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The Guardian Fall Team Blog

There’s a common saying that goes something like this: “the road to trouble is paved with good intentions.” And nothing could be truer when it comes to our example for this quarter’s What’s Wrong With This Picture.

Do You See What We See?

Our image actually came from someone who was kind enough to give our harnesses a shout-out on social media. They were in the middle of one of their regular training sessions, and wanted to share their belief in the importance of safety with their community. Talk about good intentions!

We love it when our customers want to talk to us about fall protection, and are always up for the conversation. And, when we take a look at the harnesses in our picture, everything looks great!

After that, however, we start to have some concerns. But that’s OK! Education is central to our mission here at Guardian, and sometimes the best way to learn how to do something the right way is to see it done the wrong way first.

So, go ahead and ask yourself, what’s wrong with this picture?

 

 rope guardrail.jpg

 

 

A Guardrail By Any Other Name

Hopefully you’ll see a running theme as you read both this and the other articles in this quarter’s newsletter. With that in mind, a good place for us to start is to look at the guardrails, which we see are no more than vertical lifelines with snap hook ends tied-off around the scaffolding posts.

While OSHA doesn’t specifically prohibit the use of synthetic rope guardrails, it doesn’t address them either, with the closest equivalent being the use of wire cable guardrails. The difficult with using rope, especially in the manner shown (setting aside the fact that vertical lifelines are connecting devices intended for use as a component of a personal fall protection system), is that it will deflect beyond what is permitted by OSHA.

Imagine applying a 200 lb. downward/outward force to our top “rail” here. What do you think will happen? The rope will give way (and if it deflects lower than 39” our guardrail is no longer OSHA compliant), which is exactly what it is designed to do. When used in a Fall Arrest application, the elastic properties of synthetic vertical lifeline rope are a key part of the system’s ability to direct forces away from the worker. When used as a guardrail, however, this deflection could result in a worker tumbling over the edge if they placed too much of their weight against the rail. We run into the same difficulty with the mid-rail, and a similar difficulty with bottommost rope, which should instead take the form of a toeboard.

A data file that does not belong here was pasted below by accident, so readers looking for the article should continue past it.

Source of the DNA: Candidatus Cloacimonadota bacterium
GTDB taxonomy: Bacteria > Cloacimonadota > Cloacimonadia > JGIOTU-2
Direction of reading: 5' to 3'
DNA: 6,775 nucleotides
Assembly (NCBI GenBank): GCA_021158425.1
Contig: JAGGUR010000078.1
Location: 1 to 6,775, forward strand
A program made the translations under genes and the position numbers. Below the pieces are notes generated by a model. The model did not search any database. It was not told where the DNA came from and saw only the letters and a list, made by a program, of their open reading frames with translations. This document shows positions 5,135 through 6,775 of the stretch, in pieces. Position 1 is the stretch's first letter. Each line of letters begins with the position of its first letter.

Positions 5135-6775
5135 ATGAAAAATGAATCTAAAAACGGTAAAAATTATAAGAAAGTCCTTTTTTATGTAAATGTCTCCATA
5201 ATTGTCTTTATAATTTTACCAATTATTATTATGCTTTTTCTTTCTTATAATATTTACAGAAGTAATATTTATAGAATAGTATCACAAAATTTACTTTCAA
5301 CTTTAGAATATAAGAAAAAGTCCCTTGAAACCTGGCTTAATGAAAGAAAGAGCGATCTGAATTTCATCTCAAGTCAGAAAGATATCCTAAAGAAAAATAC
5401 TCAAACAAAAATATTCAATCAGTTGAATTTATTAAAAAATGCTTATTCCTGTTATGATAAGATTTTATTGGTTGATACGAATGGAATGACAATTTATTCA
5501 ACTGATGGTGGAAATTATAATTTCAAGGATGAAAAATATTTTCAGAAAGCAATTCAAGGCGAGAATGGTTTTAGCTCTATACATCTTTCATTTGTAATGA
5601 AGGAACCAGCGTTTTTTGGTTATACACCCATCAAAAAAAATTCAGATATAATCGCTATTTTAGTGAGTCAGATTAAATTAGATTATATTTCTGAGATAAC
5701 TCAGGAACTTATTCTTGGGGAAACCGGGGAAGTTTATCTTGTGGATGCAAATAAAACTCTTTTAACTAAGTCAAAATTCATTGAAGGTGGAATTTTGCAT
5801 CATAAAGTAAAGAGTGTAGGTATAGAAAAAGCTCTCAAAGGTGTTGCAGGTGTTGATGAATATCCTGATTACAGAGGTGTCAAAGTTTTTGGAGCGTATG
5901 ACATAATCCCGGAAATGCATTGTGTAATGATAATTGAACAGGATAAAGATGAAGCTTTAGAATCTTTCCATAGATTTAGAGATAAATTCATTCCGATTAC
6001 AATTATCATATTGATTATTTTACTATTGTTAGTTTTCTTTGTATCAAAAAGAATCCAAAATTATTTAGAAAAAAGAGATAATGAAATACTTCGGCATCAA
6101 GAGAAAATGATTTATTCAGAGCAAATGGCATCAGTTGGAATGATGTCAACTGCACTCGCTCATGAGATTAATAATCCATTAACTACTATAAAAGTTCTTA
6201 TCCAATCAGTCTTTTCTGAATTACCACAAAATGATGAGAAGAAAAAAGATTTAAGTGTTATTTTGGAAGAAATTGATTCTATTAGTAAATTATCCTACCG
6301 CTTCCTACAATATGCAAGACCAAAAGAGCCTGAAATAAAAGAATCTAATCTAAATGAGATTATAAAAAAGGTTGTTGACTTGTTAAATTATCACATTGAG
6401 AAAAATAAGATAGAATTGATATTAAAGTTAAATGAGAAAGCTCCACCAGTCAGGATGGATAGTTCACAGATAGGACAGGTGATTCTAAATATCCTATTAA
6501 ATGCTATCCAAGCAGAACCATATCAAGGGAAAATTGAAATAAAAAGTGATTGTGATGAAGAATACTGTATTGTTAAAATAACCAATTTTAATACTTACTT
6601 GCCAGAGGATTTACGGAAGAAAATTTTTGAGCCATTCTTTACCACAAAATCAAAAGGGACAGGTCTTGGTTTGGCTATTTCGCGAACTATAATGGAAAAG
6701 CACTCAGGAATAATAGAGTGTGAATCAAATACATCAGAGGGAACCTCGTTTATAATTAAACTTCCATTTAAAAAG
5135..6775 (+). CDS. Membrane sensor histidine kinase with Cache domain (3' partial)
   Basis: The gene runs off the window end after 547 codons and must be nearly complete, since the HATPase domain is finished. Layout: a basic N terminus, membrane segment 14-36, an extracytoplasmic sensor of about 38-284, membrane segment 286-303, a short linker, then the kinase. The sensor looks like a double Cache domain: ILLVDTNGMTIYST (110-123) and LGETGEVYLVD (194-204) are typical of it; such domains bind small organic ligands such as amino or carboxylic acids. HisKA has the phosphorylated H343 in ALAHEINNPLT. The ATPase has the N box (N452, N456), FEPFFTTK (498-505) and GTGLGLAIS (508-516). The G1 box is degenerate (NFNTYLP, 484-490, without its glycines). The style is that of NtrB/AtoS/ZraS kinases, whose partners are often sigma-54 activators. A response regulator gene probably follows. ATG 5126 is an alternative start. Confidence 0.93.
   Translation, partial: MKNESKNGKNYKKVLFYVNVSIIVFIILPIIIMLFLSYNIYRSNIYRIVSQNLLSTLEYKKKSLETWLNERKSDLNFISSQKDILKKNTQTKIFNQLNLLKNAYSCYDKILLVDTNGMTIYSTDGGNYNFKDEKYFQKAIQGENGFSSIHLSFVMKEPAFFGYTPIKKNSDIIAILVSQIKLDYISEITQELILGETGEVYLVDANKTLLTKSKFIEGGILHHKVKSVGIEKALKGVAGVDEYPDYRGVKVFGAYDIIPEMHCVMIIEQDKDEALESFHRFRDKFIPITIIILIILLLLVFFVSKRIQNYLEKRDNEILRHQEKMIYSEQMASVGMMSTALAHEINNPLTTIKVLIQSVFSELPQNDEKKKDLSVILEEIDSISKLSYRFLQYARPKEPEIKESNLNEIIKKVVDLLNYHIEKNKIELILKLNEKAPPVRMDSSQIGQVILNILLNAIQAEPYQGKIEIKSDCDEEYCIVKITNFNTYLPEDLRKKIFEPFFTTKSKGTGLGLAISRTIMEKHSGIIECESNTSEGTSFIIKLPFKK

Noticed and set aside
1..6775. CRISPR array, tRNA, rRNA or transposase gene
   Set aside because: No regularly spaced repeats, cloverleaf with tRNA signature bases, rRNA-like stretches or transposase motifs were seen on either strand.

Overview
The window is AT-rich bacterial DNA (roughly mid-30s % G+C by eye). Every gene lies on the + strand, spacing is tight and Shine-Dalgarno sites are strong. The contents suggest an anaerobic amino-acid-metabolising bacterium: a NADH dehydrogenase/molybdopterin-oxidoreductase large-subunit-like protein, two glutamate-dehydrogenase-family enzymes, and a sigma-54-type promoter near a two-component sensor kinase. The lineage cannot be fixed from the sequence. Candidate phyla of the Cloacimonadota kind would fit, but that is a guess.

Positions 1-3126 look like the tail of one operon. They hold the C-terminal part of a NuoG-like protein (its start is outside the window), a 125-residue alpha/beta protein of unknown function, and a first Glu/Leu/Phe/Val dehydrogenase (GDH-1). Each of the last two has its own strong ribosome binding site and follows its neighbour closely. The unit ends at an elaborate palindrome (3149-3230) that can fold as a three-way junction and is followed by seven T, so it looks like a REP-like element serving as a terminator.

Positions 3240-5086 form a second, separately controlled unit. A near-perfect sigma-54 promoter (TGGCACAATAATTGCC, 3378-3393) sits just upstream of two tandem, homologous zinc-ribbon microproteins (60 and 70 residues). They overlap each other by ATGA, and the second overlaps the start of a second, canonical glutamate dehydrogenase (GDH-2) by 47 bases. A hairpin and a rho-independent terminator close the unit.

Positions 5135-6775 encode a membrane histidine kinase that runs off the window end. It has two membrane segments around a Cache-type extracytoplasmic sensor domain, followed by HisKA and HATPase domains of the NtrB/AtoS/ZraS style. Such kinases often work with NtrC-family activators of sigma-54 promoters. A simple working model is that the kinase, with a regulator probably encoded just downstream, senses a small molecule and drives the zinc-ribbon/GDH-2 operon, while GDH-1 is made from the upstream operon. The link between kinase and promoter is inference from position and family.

Turn This Thing Around

So, what’s the solution? Quite simply, don’t use ropes as guardrails. Either use a freestanding system, such as Guardian’s G-rail, or work with the scaffolding manufacturer to find a compatible module or snap-on rail designed for use in Fall Prevention applications.

Since, we’re now talking Fall Prevention more generally, that brings us nicely to the subject of the fall protection hierarchy, in which we know Fall Prevention is more preferred than Fall Arrest. The nice part about the fall protection hierarchy is that it is binary: you’re either a one or a zero; you’re either working in an application or you aren’t.

If you’re working in a Fall Prevention application, all possible fall hazards that may confront you over the course of the work day must be blocked by some kind of guardrail or equivalent system. If even one hazard exists that is not properly obstructed, your one becomes a zero—you are no longer working in Fall Prevention and the equipment you use must reflect that.